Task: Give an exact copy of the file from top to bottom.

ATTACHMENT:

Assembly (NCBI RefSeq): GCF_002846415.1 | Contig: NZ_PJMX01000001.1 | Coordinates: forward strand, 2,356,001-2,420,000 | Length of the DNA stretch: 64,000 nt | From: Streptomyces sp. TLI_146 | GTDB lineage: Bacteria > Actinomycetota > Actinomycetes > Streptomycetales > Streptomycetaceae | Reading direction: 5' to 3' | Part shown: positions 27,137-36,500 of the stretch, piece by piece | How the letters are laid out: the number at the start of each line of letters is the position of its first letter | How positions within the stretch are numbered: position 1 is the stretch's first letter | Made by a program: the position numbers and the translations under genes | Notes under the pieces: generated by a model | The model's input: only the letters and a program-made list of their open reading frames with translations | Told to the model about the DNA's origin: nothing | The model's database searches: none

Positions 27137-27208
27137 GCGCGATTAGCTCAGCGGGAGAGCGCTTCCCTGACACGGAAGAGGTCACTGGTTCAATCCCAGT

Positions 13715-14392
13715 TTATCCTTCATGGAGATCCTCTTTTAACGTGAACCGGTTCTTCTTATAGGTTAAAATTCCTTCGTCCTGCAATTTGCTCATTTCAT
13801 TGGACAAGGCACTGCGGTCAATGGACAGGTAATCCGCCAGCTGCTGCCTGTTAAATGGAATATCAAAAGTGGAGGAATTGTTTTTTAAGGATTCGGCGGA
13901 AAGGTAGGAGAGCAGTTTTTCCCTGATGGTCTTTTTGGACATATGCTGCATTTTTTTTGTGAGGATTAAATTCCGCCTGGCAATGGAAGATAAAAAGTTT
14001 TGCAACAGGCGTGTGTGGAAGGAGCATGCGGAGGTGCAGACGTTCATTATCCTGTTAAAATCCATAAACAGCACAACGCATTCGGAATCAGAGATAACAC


Assembly (NCBI RefSeq): GCF_002846415.1 | Contig: NZ_PJMX01000001.1 | Coordinates: forward strand, 2,356,001-2,420,000 | Length of the DNA stretch: 64,000 nt | From: Streptomyces sp. TLI_146 | GTDB lineage: Bacteria > Actinomycetota > Actinomycetes > Streptomycetales > Streptomycetaceae | Reading direction: 5' to 3' | Part shown: positions 27,137-36,500 of the stretch, piece by piece | How the letters are laid out: the number at the start of each line of letters is the position of its first letter | How positions within the stretch are numbered: position 1 is the stretch's first letter | Made by a program: the position numbers and the translations under genes | Notes under the pieces: generated by a model | The model's input: only the letters and a program-made list of their open reading frames with translations | Told to the model about the DNA's origin: nothing | The model's database searches: none

Positions 27137-27208
27137 GCGCGATTAGCTCAGCGGGAGAGCGCTTCCCTGACACGGAAGAGGTCACTGGTTCAATCCCAGT

Positions 13715-14392
13715 TTATCCTTCATGGAGATCCTCTTTTAACGTGAACCGGTTCTTCTTATAGGTTAAAATTCCTTCGTCCTGCAATTTGCTCATTTCAT
13801 TGGACAAGGCACTGCGGTCAATGGACAGGTAATCCGCCAGCTGCTGCCTGTTAAATGGAATATCAAAAGTGGAGGAATTGTTTTTTAAGGATTCGGCGGA
13901 AAGGTAGGAGAGCAGTTTTTCCCTGATGGTCTTTTTGGACATATGCTGCATTTTTTTTGTGAGGATTAAATTCCGCCTGGCAATGGAAGATAAAAAGTTT
14001 TGCAACAGGCGTGTGTGGAAGGAGCATGCGGAGGTGCAGACGTTCATTATCCTGTTAAAATCCATAAACAGCACAACGCATTCGGAATCAGAGATAACAC